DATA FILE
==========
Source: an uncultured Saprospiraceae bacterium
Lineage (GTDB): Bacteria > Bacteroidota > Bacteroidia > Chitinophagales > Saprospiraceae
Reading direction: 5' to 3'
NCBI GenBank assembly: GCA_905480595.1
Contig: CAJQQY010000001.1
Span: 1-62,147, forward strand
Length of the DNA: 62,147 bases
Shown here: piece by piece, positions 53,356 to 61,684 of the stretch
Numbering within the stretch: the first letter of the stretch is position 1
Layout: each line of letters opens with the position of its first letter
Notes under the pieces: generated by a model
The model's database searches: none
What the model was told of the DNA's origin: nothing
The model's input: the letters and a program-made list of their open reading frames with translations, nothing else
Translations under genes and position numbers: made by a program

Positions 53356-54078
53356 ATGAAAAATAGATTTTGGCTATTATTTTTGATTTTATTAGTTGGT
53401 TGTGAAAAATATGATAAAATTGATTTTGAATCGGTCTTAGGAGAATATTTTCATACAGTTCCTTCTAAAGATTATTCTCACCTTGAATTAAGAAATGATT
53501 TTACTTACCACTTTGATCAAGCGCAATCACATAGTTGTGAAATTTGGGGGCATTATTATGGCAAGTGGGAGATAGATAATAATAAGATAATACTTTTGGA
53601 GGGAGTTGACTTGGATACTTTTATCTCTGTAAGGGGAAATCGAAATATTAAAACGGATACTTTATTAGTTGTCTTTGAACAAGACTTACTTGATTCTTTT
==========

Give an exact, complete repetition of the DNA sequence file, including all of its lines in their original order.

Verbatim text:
Source: an uncultured Saprospiraceae bacterium
Lineage (GTDB): Bacteria > Bacteroidota > Bacteroidia > Chitinophagales > Saprospiraceae
Reading direction: 5' to 3'
NCBI GenBank assembly: GCA_905480595.1
Contig: CAJQQY010000001.1
Span: 1-62,147, forward strand
Length of the DNA: 62,147 bases
Shown here: piece by piece, positions 53,356 to 61,684 of the stretch
Numbering within the stretch: the first letter of the stretch is position 1
Layout: each line of letters opens with the position of its first letter
Notes under the pieces: generated by a model
The model's database searches: none
What the model was told of the DNA's origin: nothing
The model's input: the letters and a program-made list of their open reading frames with translations, nothing else
Translations under genes and position numbers: made by a program

Positions 53356-54078
53356 ATGAAAAATAGATTTTGGCTATTATTTTTGATTTTATTAGTTGGT
53401 TGTGAAAAATATGATAAAATTGATTTTGAATCGGTCTTAGGAGAATATTTTCATACAGTTCCTTCTAAAGATTATTCTCACCTTGAATTAAGAAATGATT
53501 TTACTTACCACTTTGATCAAGCGCAATCACATAGTTGTGAAATTTGGGGGCATTATTATGGCAAGTGGGAGATAGATAATAATAAGATAATACTTTTGGA
53601 GGGAGTTGACTTGGATACTTTTATCTCTGTAAGGGGAAATCGAAATATTAAAACGGATACTTTATTAGTTGTCTTTGAACAAGACTTACTTGATTCTTTT